If all structure were only loaded in one manner, or mode, failure would be relatively simple to accurately predict. In practice, a single applied point load can result in complex stress states in complex structure, and complex loading can result in complex stress states in simple structure.

There are many ways to interact stresses. In this text, the most commonly used are covered.

Note that the analyst rarely analyses three-dimensional stress states by hand. Most aircraft structures can be adequately analyzed if the structure is planar and the magnitude of stress or load in the third dimension is not significant.

Where the structure and internal loads are such that the stress state is significantly three dimensional, it is preferable to use finite element analysis to predict stresses.

Three-dimensional calculations for stress tensors are presented for information and interest only.

It is worth noting that these criteria are directly applicable to isotropic materials only.

**3.4.2.1. Principle Stresses**

The solution may be attained using equations or the graphical construction of Mohr’s circle.

When an element of the structure is subjected to combined stresses such as tension, compression and shear, it is often necessary to determine resultant maximum stress values and their respective principal axes.

Relative Orientation and Equations of Combined Stresses. Where:

- f
_{x}and f_{y}are applied normal stresses - f
_{s}is applied shear stress - f
_{max}and f_{min}are the resulting principal normal stresses - f
_{smax}is the resulting principal shear stress - θ is the angle of the principal axes

Sign Convention:

- Tensile Stress is positive
- Compression Stress is negative
- Shear Stress is positive as shown
- Positive θ is counter clockwise as shown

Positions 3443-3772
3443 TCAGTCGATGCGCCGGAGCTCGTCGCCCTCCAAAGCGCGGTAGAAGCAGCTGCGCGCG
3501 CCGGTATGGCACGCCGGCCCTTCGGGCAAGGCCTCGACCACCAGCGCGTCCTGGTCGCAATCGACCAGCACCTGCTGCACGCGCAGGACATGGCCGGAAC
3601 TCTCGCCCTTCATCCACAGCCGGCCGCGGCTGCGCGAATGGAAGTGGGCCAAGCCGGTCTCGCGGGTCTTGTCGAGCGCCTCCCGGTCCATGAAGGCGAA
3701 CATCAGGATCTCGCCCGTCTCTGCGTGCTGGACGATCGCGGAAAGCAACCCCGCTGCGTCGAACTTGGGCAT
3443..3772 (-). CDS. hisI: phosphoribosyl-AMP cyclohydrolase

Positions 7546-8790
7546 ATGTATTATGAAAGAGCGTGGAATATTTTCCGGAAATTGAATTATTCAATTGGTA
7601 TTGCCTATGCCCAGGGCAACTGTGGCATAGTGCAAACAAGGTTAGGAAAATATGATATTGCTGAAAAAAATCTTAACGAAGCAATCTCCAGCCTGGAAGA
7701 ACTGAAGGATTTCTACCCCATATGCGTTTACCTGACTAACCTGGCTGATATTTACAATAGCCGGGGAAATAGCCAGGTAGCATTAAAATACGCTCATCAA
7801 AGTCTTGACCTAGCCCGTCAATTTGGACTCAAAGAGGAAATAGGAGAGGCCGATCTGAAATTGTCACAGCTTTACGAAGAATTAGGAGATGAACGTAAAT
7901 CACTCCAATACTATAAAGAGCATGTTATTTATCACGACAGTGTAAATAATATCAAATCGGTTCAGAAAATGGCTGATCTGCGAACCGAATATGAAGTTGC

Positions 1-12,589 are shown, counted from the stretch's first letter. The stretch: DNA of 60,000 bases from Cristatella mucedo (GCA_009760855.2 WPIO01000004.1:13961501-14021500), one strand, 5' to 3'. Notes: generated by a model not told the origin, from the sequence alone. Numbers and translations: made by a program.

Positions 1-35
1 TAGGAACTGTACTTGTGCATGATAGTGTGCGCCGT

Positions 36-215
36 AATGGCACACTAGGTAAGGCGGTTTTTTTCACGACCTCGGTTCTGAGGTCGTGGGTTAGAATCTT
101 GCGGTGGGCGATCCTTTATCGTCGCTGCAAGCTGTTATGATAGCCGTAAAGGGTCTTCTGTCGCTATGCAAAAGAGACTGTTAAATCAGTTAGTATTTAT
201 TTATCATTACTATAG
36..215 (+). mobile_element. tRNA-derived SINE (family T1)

**Principal Stresses in Two Dimensions**

The relationship between general and principal stresses on a plane element is shown in the following figure:

**Figure ****3.4.2‑1: Geometric Relationship of Applied Stresses to Principal Stresses**

Maximum principal stress:

Minimum Principal Stress:

The Angle of the principal stress field:

Maximum Shear Stress:

The relationship between the applied and principal stresses can be visualized using Mohr’s circle. See Section 3.4.3.1.

Note. The principal strains are related to the principal stresses by the following expressions:

**Principal Stresses in Three Dimensions**

The principal stresses in 3 dimensions can be calculated using the following expression. It should be noted that these are rarely used in hand calculations and are given here for reference only

Where:

There is a spreadsheet you can download for this method at this link:

**3.4.2.2. Von-Mises Stresses**

The Von-Mises stress is a resultant stress criterion that was initially developed to predict the point of yielding. In this case, the Von Mises stress is calculated and compared to the material yield stress allowable *Fty. *

It is also acceptable to use the Von Mises stress to predict failure by comparison with the material ultimate stress allowable *Ftu* .

It should be noted that because Von Mises stress is a resultant stress it is always positive regardless of the nature of the stress under examination, tension or compression.

Therefore, care must be taken when the Von Mises stress is used that compression stress effects (buckling, crippling) are not ignored because the stress appears positive (or tension).

**Von Mises Stress in Two Dimensions**

For general stresses:

Where the principal stresses are known

**Von
Mises Stress in Three Dimensions**

For general stresses:

Where the principal stresses are known:

The two-dimensional Von Mises Stresses are generated for common cross-sections in the following spreadsheets: